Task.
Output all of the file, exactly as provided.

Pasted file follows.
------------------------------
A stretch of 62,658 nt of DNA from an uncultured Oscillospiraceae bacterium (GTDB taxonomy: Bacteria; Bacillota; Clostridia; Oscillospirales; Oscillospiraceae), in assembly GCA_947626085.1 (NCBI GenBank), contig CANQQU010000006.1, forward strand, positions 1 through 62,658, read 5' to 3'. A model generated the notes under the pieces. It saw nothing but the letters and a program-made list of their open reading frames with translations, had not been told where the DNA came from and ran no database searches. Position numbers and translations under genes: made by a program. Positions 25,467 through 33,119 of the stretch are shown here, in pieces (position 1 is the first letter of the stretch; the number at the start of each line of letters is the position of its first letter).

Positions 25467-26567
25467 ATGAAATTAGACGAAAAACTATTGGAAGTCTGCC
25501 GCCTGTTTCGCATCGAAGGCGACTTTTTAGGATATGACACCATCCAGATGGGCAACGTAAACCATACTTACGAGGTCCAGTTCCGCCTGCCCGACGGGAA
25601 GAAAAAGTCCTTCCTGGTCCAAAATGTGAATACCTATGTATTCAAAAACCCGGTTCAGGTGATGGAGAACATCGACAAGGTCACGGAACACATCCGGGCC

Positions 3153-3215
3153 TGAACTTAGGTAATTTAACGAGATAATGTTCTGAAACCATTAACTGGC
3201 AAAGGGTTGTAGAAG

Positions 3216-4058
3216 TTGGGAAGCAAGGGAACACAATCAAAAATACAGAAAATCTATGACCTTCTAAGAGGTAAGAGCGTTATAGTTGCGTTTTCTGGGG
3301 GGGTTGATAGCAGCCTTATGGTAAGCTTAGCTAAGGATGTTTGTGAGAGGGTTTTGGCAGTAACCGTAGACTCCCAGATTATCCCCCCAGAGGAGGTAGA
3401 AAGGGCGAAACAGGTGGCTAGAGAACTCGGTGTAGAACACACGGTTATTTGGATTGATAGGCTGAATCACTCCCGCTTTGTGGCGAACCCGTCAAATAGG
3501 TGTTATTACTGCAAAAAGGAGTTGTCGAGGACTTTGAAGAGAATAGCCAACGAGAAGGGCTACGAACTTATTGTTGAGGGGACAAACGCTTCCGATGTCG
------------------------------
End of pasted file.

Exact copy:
A stretch of 62,658 nt of DNA from an uncultured Oscillospiraceae bacterium (GTDB taxonomy: Bacteria; Bacillota; Clostridia; Oscillospirales; Oscillospiraceae), in assembly GCA_947626085.1 (NCBI GenBank), contig CANQQU010000006.1, forward strand, positions 1 through 62,658, read 5' to 3'. A model generated the notes under the pieces. It saw nothing but the letters and a program-made list of their open reading frames with translations, had not been told where the DNA came from and ran no database searches. Position numbers and translations under genes: made by a program. Positions 25,467 through 33,119 of the stretch are shown here, in pieces (position 1 is the first letter of the stretch; the number at the start of each line of letters is the position of its first letter).

Positions 25467-26567
25467 ATGAAATTAGACGAAAAACTATTGGAAGTCTGCC
25501 GCCTGTTTCGCATCGAAGGCGACTTTTTAGGATATGACACCATCCAGATGGGCAACGTAAACCATACTTACGAGGTCCAGTTCCGCCTGCCCGACGGGAA
25601 GAAAAAGTCCTTCCTGGTCCAAAATGTGAATACCTATGTATTCAAAAACCCGGTTCAGGTGATGGAGAACATCGACAAGGTCACGGAACACATCCGGGCC

Positions 3153-3215
3153 TGAACTTAGGTAATTTAACGAGATAATGTTCTGAAACCATTAACTGGC
3201 AAAGGGTTGTAGAAG

Positions 3216-4058
3216 TTGGGAAGCAAGGGAACACAATCAAAAATACAGAAAATCTATGACCTTCTAAGAGGTAAGAGCGTTATAGTTGCGTTTTCTGGGG
3301 GGGTTGATAGCAGCCTTATGGTAAGCTTAGCTAAGGATGTTTGTGAGAGGGTTTTGGCAGTAACCGTAGACTCCCAGATTATCCCCCCAGAGGAGGTAGA
3401 AAGGGCGAAACAGGTGGCTAGAGAACTCGGTGTAGAACACACGGTTATTTGGATTGATAGGCTGAATCACTCCCGCTTTGTGGCGAACCCGTCAAATAGG
3501 TGTTATTACTGCAAAAAGGAGTTGTCGAGGACTTTGAAGAGAATAGCCAACGAGAAGGGCTACGAACTTATTGTTGAGGGGACAAACGCTTCCGATGTCG